Happy back-to-school week to the over 500,000 Iowa students and over 35,000 Iowa teachers headed back to the classroom—and to their families who are reestablishing school-year routines or staking out new ones.

In this issue we have information on a couple of upcoming events of interest, a Q&A with our colleague Sheila Hansen, who represents the Center at the state Capitol during session, and an action request for you to consider.

Regular readers here know we've spent a lot of time in recent months highlighting the importance of SNAP. Why? Because SNAP is the nation’s most important anti-hunger program and an important income supplement to help people get back on their feet after tough times. 

Right now we could use your help. September is gearing up to be a pivotal month for SNAP, which is part of the federal Farm Bill. The current Farm Bill expires on September 30. We invite you to join us in protecting food assistance for over 350,000 Iowans, 71 percent of whom are in families with children. 

What can I do? Join our campaign by writing a letter to the editor of your local newspaper. It's crucial that Iowans in every part of the state understand how SNAP supports their friends, neighbors and family members. 

Why a LTE? Writing a letter to the editor is a great way to start important conversations in your community. And elected officials regularly monitor local media to track public interest in an issue.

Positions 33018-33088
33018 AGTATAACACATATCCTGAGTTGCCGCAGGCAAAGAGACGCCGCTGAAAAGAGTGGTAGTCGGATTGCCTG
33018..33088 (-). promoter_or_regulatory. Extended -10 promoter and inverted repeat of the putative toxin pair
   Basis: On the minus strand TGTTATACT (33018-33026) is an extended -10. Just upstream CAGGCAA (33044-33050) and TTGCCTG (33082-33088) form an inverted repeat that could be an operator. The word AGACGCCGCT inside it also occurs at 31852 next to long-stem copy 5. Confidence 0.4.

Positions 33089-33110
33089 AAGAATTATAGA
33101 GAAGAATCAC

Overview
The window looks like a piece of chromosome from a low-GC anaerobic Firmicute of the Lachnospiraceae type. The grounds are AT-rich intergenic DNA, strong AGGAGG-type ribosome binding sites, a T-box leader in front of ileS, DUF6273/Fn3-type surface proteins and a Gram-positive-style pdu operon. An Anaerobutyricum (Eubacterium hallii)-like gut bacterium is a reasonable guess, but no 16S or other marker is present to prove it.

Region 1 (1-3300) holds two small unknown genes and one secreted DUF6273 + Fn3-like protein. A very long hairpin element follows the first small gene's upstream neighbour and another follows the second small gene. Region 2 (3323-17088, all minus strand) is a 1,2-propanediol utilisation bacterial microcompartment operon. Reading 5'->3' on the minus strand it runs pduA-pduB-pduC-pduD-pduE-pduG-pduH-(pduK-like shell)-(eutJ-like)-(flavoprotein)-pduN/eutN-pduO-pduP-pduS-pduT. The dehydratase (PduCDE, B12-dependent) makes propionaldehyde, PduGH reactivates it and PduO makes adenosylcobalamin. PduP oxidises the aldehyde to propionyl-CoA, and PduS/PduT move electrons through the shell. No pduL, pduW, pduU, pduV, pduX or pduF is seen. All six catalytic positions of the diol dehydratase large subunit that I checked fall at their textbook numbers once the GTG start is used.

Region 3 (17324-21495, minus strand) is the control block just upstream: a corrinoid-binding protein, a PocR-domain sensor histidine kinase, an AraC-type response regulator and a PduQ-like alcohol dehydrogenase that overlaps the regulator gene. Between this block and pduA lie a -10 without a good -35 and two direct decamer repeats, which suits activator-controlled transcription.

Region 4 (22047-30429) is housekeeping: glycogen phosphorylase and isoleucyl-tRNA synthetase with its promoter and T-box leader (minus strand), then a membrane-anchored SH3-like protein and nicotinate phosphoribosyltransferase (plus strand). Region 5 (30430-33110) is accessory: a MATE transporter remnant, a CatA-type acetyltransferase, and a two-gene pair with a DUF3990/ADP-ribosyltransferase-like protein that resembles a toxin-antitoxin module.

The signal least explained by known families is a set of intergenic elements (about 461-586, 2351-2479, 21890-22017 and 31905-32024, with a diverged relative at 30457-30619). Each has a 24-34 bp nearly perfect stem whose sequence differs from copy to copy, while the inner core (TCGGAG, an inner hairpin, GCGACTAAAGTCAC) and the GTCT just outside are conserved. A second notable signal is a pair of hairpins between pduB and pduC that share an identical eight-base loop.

How do I get started? We've put together several templates, available by clicking below, to get you started. Also included: tips for writing and submitting your letter. If you'd like a hand, let us know. We'd be more than happy to help.  

Health care is a hot campaign issue again this year. Are you ready to be a health care voter in November? Know the questions to ask candidates and responses to listen for?

Put October 2 on your calendar now, and join us then for an informative town hall outlining two critically important but troubled parts of Iowa's health care landscape: Medicaid and the individual marketplace. We'll give a rundown of how we got where we are, the current situation and some potential paths forward. 

Health Care State of Play
Tuesday, October 2, 2018
6:30 to 8 p.m.
West Des Moines Community Schools Learning Resource Center
3550 Mills Civic Parkway

Stay tuned for registration information. All are welcome. 

Sheila is the Center's policy director. Prior to joining the organization in 2004, she was the executive director of the Iowa Head Start Association. Sheila wins our "longest commute" award: she and her family live in Fort Dodge. 

How did you get started with lobbying and advocacy?

Right out college I worked for WIC, a nutrition program for babies and young children, and I discovered there were a lot of families who were frustrated with the program’s processes and rules. This frustration often posed as a barrier to these families getting the support they needed. So, I started looking for ways to change the rules, essentially becoming an advocate in the process. I continued working with WIC families before switching to Head Start—and I guess the rest is history.

What has been surprising, rewarding and/or challenging about your role?

It’s been very rewarding to see hard work and effort make a difference in the lives of Iowans. For example, hearing stories about Iowans who became eligible for health care following our work around Medicaid expansion was memorable. That people underestimate the obstacles we face as child advocates is both surprising and challenging. Almost everyone claims to support kids, but in reality, priorities are made and we work extremely hard to give children’s issues the attention they deserve.